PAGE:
Conclusion. Modern technology in the nursing profession is in its infancy, a lot of factors are contributing to slower development such as high cost, a shortage of nurses and training of medical staff to work with the new technology.

Key words: nursing, modern technology, nursing challenges, education

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History of professional education on podiatry emergencies and disasters: a Spanish point of view


Mainstreaming between podiatry practice and podiatry studies is needed. Podiatry practice evolution in Spain has allowed this medical discipline to obtain its own academic, institutional and legislative framework to increase and improve professional decisions in the podiatric medical practice. For that reason, there is a great interest and relevancy on emergencies and urgencies education in podiatry clinical and welfare activity. It is an essential component, the different and inherent risk conditions of welfare activity require to give an immediate, accurate and sure response that protects people life. Podiatry faculties could and should establish joint actions that integrate on an effective way the complexity and multiplicity of vital situations that the podiatric activity involves, as well as to establish strategic plans in the activity of professional podiatrists that come together in an improvement of graduates.

Key words: education, Emergency medicine, podiatry, disasters

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Electrocardiography interpretation training in emergency medicine: methods, resources, competency assessment, and national standardization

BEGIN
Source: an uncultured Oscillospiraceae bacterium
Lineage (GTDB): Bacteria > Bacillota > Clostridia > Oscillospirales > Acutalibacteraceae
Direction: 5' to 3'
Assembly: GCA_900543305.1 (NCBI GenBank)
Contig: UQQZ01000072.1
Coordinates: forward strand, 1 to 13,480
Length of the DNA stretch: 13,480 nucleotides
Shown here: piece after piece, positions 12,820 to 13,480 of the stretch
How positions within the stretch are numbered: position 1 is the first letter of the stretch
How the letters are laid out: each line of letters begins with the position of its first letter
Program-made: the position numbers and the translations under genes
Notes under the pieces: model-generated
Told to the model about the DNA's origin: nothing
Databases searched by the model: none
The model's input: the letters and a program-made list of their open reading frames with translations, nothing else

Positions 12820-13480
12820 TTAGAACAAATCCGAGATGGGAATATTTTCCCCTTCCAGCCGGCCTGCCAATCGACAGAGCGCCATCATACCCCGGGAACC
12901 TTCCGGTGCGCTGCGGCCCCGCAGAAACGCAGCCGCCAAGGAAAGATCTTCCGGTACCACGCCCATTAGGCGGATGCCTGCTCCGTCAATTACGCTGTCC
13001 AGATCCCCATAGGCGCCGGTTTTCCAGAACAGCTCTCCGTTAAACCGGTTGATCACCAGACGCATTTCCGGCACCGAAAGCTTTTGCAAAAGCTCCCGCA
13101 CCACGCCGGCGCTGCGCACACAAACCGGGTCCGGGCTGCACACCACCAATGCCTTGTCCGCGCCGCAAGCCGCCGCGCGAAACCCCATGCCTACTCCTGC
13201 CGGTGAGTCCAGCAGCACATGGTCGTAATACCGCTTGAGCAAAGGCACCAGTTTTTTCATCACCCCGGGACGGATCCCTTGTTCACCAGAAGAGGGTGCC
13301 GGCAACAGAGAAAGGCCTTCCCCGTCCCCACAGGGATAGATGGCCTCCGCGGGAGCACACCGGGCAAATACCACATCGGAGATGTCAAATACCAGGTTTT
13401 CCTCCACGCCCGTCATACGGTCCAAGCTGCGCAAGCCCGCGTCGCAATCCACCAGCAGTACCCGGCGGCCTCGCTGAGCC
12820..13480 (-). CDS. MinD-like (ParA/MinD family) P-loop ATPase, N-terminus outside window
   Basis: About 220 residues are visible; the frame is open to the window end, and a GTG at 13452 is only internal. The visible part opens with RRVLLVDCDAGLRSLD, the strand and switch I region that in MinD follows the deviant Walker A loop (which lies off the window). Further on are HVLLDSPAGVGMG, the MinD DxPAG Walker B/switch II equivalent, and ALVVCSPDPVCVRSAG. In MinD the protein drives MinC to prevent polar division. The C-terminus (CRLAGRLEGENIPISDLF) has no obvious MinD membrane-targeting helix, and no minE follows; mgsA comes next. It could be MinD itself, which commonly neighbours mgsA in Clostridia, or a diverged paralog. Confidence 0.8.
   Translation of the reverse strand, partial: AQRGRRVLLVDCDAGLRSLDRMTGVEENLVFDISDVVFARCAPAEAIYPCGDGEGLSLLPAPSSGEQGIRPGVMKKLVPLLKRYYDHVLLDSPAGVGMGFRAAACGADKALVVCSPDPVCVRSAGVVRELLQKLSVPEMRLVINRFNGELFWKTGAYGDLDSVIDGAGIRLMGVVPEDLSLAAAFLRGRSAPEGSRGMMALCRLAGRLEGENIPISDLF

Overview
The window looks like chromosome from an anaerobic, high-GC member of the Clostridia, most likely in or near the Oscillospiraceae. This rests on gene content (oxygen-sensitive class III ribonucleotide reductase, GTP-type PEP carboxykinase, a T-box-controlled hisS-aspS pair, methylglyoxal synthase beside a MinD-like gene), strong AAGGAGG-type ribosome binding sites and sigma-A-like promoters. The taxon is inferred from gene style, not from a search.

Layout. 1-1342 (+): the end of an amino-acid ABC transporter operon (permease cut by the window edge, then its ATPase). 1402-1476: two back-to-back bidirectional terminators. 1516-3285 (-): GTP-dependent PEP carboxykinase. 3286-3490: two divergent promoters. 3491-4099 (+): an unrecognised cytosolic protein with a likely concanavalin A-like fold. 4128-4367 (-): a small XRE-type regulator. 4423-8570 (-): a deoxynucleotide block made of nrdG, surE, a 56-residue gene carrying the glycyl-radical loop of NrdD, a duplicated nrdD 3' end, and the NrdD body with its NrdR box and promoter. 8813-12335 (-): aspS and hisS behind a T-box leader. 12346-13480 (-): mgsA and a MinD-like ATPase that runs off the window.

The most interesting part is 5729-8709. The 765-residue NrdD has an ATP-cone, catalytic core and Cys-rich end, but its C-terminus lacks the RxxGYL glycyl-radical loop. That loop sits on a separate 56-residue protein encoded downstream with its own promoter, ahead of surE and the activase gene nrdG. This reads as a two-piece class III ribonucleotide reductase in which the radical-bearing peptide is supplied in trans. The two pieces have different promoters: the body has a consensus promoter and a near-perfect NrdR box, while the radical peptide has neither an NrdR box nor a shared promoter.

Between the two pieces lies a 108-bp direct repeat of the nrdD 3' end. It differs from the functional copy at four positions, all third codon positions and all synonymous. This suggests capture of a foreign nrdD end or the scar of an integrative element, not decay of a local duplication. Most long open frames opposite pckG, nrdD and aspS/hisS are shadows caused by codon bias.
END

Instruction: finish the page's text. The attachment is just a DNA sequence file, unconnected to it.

Objective(s). The aim of this study was to evaluate the status of electrocardiography (ECG) training in emergency medicine residency programs in Turkey, and the attitude of the program representatives towards standardization of such training.

Methods. This investigation was planned as a cross-sectional study. An 18-item questionnaire was distributed to directors of residency programs. Responses were evaluated using SPSS (v.16.0), and analyzed using the chi-square test.

Results. Thirty-nine program directors (out of 42) responded to the questionnaire. Twenty-eight of them stated they did not have a formal ECG training curriculum. The most preferred ECG education method was clinical education in the Emergency Department; the most common education resource was ECG textbooks; and the most common evaluation method was case scenarios. Only thirteen of the programs had an obligation to prove competency. The most common competency-assessment method was obtaining a passing grade based on an instructor’s observation. The majority of program directors are of the opinion that there should be a formal ECG teaching curriculum, and that a national ECG training program and national ECG database should be formed.

Conclusions. The majority of programs do not have a formal ECG interpretation curriculum, which is an obligation to prove competency. As a result, their training methods, resources, and assessment tools were determined to be subjective.

Key words: emergency medicine, electrocardiography, education